Press Office

Two Early Cape Paintings

  3 February 2011     Archived

Two remarkable paintings by Pieter Wenning (1873-1921) coming up at Strauss & Co's next auction on 7 March, offer intriguing views of early Cape Town.

The first, entitled Claremont, CP was painted in 1919 when the artist was lodging at the Vineyard Hotel. Unable to pay for his board, he appealed to D. C. Boonzaier, his mentor, friend and greatest supporter throughout his life, who persuaded leading businessman and Member of Parliament, Dr William Duncan Baxter, of Baxter Theatre fame, to come to his rescue.

It is painted from The Grove, a farm also known as Veldhuysen or Feldhausen in what is now Claremont. This property was acquired in 1834 by Sir John Herschel, the astronomer. It was here that he set up his reflector and observed the southern skies as well as the return of Comet Halley. It is also here that the young naturalist Charles Darwin visited Herschel on 3 June 1836.
The Grove provided an ideal retreat from the pressures under which Herschel found himself in London, where he was one of the most sought-after of all British men of science. It was, he later recalled, probably the happiest time in his life. The present day Grove Avenue is named after the farm and Herschel Girls’ School takes its name from its illustrious occupant.

Wenning’s painting depicts in the foreground the thatched cottages so characteristic of the area at the time. The whitewashed wall surrounding the homestead skilfully leads the viewer’s eye into the middle distance enclosed by tall Stone Pines. The repetition of tree trunks, reminiscent of the graphic qualities of the Japanese woodcuts that Wenning so admired, provides an elegant frame to the rustic foreground scene.

Noted architectural historian Hans Fransen points out that the cottages are the typical mid-nineteenth-century “Cape-English” variety that characterised early suburban Cape Town, a cottagey variation of Cape Dutch, smaller-scaled, lower, and with hipped thatch rooves instead of gables. Precisely because they were built in what were later to become our present-day suburbs – Rondebosch, Claremont – and therefore had to make way for more modern structures, they are now very rarely found, except in Wynberg’s “Little Chelsea”.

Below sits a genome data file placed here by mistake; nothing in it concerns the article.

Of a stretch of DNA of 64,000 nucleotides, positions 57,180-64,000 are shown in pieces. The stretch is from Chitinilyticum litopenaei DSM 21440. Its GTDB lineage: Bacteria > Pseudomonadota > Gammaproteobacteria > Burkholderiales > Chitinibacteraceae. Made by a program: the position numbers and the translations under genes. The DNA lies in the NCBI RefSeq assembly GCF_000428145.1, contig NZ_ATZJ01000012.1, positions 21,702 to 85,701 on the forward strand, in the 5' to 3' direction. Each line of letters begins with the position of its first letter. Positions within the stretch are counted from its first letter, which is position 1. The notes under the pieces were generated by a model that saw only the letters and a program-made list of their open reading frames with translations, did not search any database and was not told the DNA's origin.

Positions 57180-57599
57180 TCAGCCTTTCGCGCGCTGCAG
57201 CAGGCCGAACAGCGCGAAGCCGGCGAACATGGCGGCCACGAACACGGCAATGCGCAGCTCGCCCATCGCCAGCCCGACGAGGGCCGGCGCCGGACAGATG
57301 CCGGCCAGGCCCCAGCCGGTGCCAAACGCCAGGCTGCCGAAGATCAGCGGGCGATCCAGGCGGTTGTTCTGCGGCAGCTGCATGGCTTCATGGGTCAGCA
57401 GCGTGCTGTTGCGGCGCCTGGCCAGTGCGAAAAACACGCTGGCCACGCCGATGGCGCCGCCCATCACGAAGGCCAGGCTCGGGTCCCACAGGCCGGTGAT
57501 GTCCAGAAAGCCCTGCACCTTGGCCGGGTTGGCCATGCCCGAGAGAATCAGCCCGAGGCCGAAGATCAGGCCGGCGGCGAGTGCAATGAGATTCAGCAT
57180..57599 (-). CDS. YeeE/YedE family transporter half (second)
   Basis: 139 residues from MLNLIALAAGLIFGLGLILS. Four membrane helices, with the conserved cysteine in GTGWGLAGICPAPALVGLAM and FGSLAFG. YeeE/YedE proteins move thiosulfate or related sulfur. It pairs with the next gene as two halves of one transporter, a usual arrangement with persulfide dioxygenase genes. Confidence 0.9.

The second painting depicts a view of Keerom Street looking towards town. It was certainly painted long before the Provincial Building was erected in Wale Street but after the Cape High Court was completed in 1912. Visible on the right is the august building, designed by Hawke & McKinlay. With its local granite façade, it was suitably magisterial for what became, on the creation of the Union of South Africa in 1910, the Cape of Good Hope Provincial Division of the new Supreme Court of South Africa.

Interestingly, the main entrance, according to the original plan of the building, would have been in Queen Victoria Street. Frans Rautenbach reports in ‘The History of the Cape Provincial Division’ that when the judges learnt that that might mean that they would forfeit the luxury of a view over the Company Gardens, it was decided that the facade of the building would be reversed, so that the main entrance is now in Keerom Street.

The spire of the Metropolitan Methodist Church on Greenmarket Square towers above the low buildings at the end of the street. Bathed in warm light, this street scene offers a glimpse into the early twentieth-century history of the city.

In these two paintings Pieter Wenning has provided us with two complementary views of early Cape Town – one of the typically rustic suburbs and the other of a ‘modern city’. They are on exhibition at the Vineyard Hotel where all the items coming up for the auction can be viewed on 5 and 6 March. Walkabouts by Stephan Welz and Emma Bedford are presented on Saturday 5 and Sunday 6 March at 11:00. Catalogues are available at R100 each.

Enquiries: 021 683 6560 and 078 044 8185.

Text: Emma Bedford, Senior Paintings Specialist, Strauss & Co.


Media Liaison: Bina Genovese 083 680 9944


Pieter Wenning (South African 1873-1921)
At Claremont, CP
Signed, inscribed with the title on the reverse
Oil on canvas
37,5 by 47,5cm
R800 000 – 1 200 000

Pieter Wenning (South African 1873-1921)
Keerom Street, Cape Town
Oil on canvas
37 by 27cm
R700 000 – 900 000